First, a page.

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Wednesday, December 11, 2013

'Young Catherine' DVD: Russian to Judgment Regarding a Royal Dynasty

Young Catherine
Warner Archive's DVD release of the 1991 two-part TNT mini-series "Young Catherine" provides those of us whose knowledge of Russian Empress Catherine the Great is primarily limited to her unusual degree of fondness for equines a chance to learn more about this truly historic 18th century figure.

Having my highly significant other, who is an expert on Russian history, state that the production is largely accurate (with the exception of having much more attractive people portray several key players) is a nice bonus.

The other shared observation is that the actors who portray the Russian and German characters all speak English and use a variety of accents that include German, British, vaguely Russian, and American. 

"Catherine" additionally is another case in which someone else doing a very good job describing a film allows for justified laziness. The IMDb description of this film states "a German princess is chosen to marry the heir to the Russian Throne, but faces plots and intrigues against her." These aspects of the story, and other elements that include a romantic relationship (and possible child) with a military officer, evoke thoughts of the Diana and Charles story.

The following collection of clips, courtesy of YouTube, provides a good sense of the events that lay the foundation for the ensuing intriguing drama in "Catherine."

British actress Julia Ormond does a decent job portraying the titular character but is a bit low-key for the role of a woman who is essentially sold, finds herself married to a small pox scarred man who would rather dress up and drink with his real-life soldiers than spend time with her, has a stable adulterous affair with a stallion of a military officer who is exiled for it, and ultimately successfully wages a civil war without having to engage in the horse trading that such battles often require.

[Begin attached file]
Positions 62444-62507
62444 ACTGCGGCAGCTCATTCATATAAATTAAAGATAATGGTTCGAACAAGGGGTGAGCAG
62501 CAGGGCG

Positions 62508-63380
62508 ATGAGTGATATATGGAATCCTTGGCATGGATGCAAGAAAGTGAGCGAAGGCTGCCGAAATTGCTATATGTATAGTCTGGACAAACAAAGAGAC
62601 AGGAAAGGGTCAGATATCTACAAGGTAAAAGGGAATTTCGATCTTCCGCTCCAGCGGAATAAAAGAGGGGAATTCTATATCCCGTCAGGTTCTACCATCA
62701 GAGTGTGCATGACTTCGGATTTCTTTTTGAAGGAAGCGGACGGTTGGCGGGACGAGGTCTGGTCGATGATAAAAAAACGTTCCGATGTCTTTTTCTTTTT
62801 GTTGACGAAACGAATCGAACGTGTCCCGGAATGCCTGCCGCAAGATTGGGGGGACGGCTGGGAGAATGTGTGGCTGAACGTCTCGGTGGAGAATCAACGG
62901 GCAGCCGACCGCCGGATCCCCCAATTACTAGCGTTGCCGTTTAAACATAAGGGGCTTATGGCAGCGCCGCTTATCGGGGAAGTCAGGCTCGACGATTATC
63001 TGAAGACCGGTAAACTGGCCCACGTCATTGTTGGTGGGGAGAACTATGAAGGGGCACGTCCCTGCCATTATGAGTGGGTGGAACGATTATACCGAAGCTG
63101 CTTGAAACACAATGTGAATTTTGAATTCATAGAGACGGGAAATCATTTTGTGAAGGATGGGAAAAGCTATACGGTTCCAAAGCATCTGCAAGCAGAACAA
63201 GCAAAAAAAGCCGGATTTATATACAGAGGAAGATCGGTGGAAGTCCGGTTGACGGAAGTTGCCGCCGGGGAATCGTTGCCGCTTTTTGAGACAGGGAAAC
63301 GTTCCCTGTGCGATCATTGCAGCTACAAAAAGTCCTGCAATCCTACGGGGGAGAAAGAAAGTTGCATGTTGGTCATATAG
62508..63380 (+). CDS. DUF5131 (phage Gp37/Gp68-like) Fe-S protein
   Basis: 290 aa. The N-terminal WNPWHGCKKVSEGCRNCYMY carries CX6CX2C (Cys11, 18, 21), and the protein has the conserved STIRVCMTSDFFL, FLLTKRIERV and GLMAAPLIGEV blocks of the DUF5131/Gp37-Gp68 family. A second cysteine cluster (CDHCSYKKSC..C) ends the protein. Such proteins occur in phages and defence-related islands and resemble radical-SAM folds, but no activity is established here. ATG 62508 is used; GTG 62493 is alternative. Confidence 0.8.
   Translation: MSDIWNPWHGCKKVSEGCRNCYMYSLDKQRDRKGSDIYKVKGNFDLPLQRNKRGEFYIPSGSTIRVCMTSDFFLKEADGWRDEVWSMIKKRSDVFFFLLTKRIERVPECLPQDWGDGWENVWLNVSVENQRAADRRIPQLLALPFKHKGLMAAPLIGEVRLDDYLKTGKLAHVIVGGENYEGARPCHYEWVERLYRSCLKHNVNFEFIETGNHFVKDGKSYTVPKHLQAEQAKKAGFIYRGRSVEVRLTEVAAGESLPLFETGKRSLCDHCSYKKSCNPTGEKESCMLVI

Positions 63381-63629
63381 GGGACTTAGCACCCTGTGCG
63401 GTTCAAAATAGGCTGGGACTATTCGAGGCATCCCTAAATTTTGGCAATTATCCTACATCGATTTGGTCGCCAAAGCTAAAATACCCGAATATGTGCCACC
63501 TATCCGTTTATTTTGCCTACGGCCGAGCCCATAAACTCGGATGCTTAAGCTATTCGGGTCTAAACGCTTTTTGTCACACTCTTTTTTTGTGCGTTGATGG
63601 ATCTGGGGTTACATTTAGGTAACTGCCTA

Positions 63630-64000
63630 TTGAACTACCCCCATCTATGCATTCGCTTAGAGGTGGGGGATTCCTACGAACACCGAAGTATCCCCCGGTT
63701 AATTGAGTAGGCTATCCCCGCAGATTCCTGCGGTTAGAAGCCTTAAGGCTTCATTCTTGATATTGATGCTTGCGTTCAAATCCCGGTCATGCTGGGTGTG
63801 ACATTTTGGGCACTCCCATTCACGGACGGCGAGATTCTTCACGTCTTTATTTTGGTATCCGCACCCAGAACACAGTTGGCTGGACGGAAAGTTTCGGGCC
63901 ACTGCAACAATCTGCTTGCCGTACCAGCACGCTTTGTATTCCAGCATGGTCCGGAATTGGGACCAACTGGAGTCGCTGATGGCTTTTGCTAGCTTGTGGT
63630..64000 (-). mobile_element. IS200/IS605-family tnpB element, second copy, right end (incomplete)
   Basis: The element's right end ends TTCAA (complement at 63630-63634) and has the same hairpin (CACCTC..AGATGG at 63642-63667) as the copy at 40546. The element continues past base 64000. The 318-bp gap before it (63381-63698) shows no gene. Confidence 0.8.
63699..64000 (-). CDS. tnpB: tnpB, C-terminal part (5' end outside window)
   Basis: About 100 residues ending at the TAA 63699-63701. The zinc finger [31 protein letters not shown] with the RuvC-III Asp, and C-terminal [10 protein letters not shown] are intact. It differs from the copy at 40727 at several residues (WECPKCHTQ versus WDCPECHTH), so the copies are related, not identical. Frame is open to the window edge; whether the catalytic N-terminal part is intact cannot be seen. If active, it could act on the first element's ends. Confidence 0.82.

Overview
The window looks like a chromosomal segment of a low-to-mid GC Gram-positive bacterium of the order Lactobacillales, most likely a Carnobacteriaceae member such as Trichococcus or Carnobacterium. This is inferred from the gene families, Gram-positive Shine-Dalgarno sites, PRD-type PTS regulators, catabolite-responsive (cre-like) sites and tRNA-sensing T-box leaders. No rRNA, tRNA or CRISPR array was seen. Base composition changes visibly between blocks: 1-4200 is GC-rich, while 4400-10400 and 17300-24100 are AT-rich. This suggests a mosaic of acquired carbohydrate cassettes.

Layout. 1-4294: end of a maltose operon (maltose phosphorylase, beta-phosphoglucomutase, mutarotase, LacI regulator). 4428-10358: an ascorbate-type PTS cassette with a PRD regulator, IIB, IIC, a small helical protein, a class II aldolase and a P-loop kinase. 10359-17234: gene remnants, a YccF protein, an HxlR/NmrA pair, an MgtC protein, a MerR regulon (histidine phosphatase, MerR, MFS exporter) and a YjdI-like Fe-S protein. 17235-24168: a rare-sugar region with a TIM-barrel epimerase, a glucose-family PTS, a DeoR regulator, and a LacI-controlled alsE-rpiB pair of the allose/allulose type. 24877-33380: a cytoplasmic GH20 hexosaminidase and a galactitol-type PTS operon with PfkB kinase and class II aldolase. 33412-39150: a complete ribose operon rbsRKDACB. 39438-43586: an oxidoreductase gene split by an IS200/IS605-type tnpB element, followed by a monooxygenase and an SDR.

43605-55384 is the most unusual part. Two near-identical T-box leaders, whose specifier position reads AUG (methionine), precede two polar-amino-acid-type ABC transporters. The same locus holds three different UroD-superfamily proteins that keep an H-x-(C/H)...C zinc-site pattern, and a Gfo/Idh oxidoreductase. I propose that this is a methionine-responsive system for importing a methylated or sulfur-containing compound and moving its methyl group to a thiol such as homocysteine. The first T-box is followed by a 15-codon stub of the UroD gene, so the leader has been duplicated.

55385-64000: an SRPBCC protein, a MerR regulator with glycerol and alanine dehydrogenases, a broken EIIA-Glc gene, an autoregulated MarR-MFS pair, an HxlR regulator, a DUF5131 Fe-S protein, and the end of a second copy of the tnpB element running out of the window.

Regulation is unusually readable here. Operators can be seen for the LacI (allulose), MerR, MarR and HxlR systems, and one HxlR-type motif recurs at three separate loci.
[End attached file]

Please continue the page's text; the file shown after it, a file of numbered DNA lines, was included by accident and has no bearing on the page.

Ormond's arguably best scene has her using an amusing gender-bending method to curry the favor of her husband. Peter's response is wonderfully entertaining.

Fellow British actress (and well-known one-time PLO supporter) Vanessa Redgrave does a better job playing the Auntie Dearest/Monster-in-Law/Empress of a ginormous nation Elizabeth. This performance conveys Redgrave's understanding that it is good to be queen. She also shows her human side when the story calls for doing so.

The also British Reece Dinsdale completes the odder of the two triangles in the film as Grand Duke Peter. His role is fairly minor compared to Catherine and Elizabeth and mainly requires prancing about like the weak-willed petulant man-child that he was. One can also say that Peter suffered the consequences of not backing the right horse.

Much of the drama in the first half relates to Catherine accepting the importance of her role in Russia's future, attempting to win the approval of Elizabeth and the acceptance of Peter while contending with supporters of the Polish princess who is her rival. The degree of that opposition is not especially surprising but still provides great drama.

The second half of the film depicts the early years of Catherine's marriage of not particularly great convenience and events that the death of Elizabeth triggers. This period is when Catherine earns her name and the reputation that supports it.

The footnote to this historic drama is that it achieves the trifecta of being an entertaining and reasonably accurate depiction of a wonderfully strong-willed historical figure who defeats her "neigh" sayers.

Anyone with questions regarding "Catherine" is welcome to email me; you further can find me on Twitter via @tvdvdguy.